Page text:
If you’re running a business, you’ll inevitably encounter the occasional irate customer. Whether their grievances are legitimate or not, the way you respond in the moment will determine whether they’ll continue to do business with you or not, and what kind of word-of-mouth they’ll spread when recalling the incident to friends, family, and social media contacts.
To help you make the best of a difficult situation, here are seven tips for managing an upset customer:
1. Give your customer the benefit of the doubt.
You may run a tight ship, but mistakes happen. Start by assuming your customer has a legitimate issue, whether the product or service failed to meet their expectations, or one of your employees left them feeling less than valued.
Rather than trying to gauge the validity of the complaint while they’re explaining what went wrong—which is what most small business owners do—acknowledge the fact that they have a right to be upset. While they’re venting, zero-in on how they’re expressing their anger to see if you can isolate the source of the emotion. That’s what you’ll need address in order to salvage the relationship.
2. Don’t let your own emotions get in the way.
Managing irate customers is largely a matter of prioritizing emotions. To simplify this challenging task, keep your own emotions in the background. The whole time you’re listening to the customer, you should be focusing on how they emphasize certain words or phrases. Because beyond the technical resolution to whatever problem they’ve experienced is a more complex, emotional concern.
Let’s say, for example, that you own a dry cleaning business. A customer is irate because the garment they planned to wear to an important event was returned to them with a stain on it. If all you do is take the garment and remove the stain, you’ve only partially resolved the problem. The emotional distress they experienced—fear that an important event would be ruined because of their appearance—still lingers, and it won’t abate until it’s addressed.
Apologize for the inconvenience and thank the customer for bringing the matter to your attention. Acknowledge his or her emotions to diffuse the situation, and reassure the customer that you care about their emotional distress, as well as the issue.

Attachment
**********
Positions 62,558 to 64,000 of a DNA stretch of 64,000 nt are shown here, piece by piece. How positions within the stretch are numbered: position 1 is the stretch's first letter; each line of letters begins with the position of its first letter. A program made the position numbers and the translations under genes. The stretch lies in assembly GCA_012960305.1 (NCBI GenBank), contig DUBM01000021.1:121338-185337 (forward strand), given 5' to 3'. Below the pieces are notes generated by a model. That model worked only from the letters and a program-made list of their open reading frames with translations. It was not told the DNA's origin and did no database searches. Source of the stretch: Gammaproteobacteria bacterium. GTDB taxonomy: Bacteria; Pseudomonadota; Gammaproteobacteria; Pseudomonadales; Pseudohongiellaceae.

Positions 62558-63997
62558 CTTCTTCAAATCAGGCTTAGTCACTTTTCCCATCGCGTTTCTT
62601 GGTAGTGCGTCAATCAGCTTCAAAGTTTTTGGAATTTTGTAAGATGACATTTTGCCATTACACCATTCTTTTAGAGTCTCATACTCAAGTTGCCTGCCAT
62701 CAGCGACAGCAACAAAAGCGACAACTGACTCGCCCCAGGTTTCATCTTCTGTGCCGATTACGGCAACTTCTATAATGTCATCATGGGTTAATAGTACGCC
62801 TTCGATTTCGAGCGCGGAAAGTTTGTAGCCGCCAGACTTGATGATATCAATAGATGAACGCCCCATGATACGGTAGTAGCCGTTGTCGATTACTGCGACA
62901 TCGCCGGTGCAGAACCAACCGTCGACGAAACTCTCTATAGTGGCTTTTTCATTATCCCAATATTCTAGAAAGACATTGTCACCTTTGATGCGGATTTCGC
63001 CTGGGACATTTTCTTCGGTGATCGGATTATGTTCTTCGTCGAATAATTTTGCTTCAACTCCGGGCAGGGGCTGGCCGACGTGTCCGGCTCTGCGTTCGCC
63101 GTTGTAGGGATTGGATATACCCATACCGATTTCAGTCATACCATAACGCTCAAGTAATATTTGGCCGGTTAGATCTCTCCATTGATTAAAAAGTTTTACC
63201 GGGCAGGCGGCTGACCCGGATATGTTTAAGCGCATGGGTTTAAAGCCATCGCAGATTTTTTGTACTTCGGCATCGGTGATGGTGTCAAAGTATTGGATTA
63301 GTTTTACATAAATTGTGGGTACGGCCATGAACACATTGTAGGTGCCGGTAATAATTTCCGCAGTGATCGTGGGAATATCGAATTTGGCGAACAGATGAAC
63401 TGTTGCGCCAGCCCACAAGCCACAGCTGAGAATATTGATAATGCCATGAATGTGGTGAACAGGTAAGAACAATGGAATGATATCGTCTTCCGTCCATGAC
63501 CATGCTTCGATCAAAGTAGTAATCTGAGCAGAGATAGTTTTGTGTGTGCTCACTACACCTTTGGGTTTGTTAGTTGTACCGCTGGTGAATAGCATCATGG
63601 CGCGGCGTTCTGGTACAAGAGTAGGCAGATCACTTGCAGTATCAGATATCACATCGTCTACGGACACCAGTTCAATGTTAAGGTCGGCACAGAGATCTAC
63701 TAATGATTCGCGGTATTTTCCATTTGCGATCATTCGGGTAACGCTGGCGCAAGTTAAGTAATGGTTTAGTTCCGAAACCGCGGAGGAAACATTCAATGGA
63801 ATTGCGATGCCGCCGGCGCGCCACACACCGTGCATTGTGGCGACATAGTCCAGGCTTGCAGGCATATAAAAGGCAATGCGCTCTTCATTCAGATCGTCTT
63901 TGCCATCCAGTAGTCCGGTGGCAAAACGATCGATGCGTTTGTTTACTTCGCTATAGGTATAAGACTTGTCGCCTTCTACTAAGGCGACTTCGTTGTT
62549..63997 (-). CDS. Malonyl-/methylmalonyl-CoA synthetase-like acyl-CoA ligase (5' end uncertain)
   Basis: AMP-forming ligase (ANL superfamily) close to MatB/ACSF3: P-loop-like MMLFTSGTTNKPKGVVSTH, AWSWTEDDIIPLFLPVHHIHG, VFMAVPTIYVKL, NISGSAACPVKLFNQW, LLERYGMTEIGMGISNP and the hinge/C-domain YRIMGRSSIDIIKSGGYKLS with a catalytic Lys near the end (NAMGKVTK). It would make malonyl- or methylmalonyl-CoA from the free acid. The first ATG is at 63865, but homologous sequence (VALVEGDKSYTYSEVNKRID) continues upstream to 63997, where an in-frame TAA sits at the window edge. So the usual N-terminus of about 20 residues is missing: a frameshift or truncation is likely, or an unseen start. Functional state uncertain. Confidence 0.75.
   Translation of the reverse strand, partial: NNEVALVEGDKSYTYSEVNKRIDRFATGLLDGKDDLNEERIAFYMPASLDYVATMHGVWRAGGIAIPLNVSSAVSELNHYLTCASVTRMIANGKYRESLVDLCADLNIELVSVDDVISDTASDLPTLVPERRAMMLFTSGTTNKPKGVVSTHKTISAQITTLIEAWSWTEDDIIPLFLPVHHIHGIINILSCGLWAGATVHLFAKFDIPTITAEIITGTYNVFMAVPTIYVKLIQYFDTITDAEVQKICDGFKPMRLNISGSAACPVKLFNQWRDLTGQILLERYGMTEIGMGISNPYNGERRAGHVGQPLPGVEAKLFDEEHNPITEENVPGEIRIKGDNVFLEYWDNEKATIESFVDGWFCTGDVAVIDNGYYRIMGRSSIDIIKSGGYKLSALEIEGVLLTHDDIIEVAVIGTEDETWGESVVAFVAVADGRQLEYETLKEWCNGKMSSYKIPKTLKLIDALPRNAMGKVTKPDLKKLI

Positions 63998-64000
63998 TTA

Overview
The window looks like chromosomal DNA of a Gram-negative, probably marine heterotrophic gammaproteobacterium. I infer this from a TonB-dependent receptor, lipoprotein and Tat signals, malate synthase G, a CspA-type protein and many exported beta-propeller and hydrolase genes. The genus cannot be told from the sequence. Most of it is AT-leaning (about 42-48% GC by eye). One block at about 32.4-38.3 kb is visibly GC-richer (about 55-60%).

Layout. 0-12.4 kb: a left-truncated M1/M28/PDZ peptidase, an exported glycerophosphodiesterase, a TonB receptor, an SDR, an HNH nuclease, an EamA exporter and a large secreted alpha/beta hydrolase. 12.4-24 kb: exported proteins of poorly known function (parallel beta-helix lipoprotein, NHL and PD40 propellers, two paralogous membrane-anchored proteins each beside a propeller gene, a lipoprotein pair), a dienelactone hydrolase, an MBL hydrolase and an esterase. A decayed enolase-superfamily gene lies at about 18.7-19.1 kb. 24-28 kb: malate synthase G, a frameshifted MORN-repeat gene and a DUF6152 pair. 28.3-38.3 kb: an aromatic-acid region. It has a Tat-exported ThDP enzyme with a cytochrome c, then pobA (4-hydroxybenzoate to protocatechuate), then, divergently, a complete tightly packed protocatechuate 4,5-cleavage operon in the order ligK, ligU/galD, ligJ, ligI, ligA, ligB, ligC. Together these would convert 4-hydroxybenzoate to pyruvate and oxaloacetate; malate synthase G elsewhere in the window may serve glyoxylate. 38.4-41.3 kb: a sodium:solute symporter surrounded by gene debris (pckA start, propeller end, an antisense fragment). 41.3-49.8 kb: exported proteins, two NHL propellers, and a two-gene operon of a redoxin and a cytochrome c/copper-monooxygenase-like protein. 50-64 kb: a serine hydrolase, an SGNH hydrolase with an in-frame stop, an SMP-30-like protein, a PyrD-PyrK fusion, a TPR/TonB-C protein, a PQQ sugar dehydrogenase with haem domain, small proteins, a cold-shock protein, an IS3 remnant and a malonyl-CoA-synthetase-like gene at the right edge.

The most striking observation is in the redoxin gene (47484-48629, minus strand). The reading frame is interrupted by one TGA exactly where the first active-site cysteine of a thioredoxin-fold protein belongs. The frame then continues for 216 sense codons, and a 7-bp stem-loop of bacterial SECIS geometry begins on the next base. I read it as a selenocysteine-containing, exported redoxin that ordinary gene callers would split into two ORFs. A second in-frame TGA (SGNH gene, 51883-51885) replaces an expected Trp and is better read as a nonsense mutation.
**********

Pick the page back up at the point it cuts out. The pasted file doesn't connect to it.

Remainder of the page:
3. Remember, patience is a virtue.
Irate customers aren’t concerned with the passage of time. Once they get going, they tend to go on and on and on. That’s okay. When they’re at the peak of expressing their dissatisfaction, don’t attempt to interrupt them because it will only make matters worse.
Instead, wait until the customer shows signs of calming down. Then offer some reassuring comments. Reiterate your compassion and acknowledge the customer’s frustration. De-escalation is a process, so be patient and focus on managing the moment.
4. Remain calm.
Irate customers are sometimes loud, obnoxious, and abusive. Shame on them. As a business owner, your job is to stay cool under fire. That means speaking to the customer in a soft, steady voice no matter how heated they might become.
Just let them vent. When they pause, calmly communicate your response. Bear in mind that, even though the customer may not seem to care about what you’re saying, he or she came to you for a resolution. Emotions may have gotten the better of your customer in the moment, but once they settle down and remember why they contacted you, they’ll be receptive to your reassuring and reasonable tone
5. It’s your problem, too.
Regardless of who created the problem, once the customer brings it to your attention, it’s your problem, too. Referring an irate customer to someone else, or another department, will only make them feel like they’re on their own—and that will add to the resentment and frustration they feel towards your business.
Take charge of the situation by owning the problem. Even if you need to consult with someone else to get all the facts, assure the customer that you will personally see to the matter and follow-up with them directly. If you need time to look into the issue, make it a point of reassuring the customer that you will use your expertise to see the best possible outcome.
6. Fix the problem.
Beyond addressing the customer’s concern, you’ll want to implement long-term corrective measures to prevent the issue from arising in the future. Although you most likely won’t be able to guarantee that your solution to the matter will resolve all problems permanently, it may be reassuring to the customer to know you will be available to assist if they encounter other problems in the future.
Clearly convey your confidence that their specific issue has been addressed and will not reoccur. Underscore your involvement on their behalf by reiterating their original concerns and spelling out the actions you took to fix the problem.
7. Crush lemons into lemonade.
There’s value in every human interaction. If you’ve invested the time and energy to properly address the needs of an irate customer, reward yourself—and your business—by following up in 30 days. A brief thank-you for bringing the matter to your attention so you could address the issue is all it takes.
You might be amazed at how receptive the customer is to your call, email, or postcard. In many instances, he or she may not even remember the specifics of the original issue. But they will remember you coming to their aid when they needed help.
Following up shows that you’re on the ball and value their business. It says they’re important to you and, almost 100 percent of the time, your effort to reconnect will be enough to win them back or generate a referral.
Managing the occasional irate customer is part of being a business owner.
Although these encounters may sometimes be unpleasant, how you respond to them will determine whether you keep or lose customers. Follow the seven tips outlined above to keep them coming back and sharing positive word-of-mouth.
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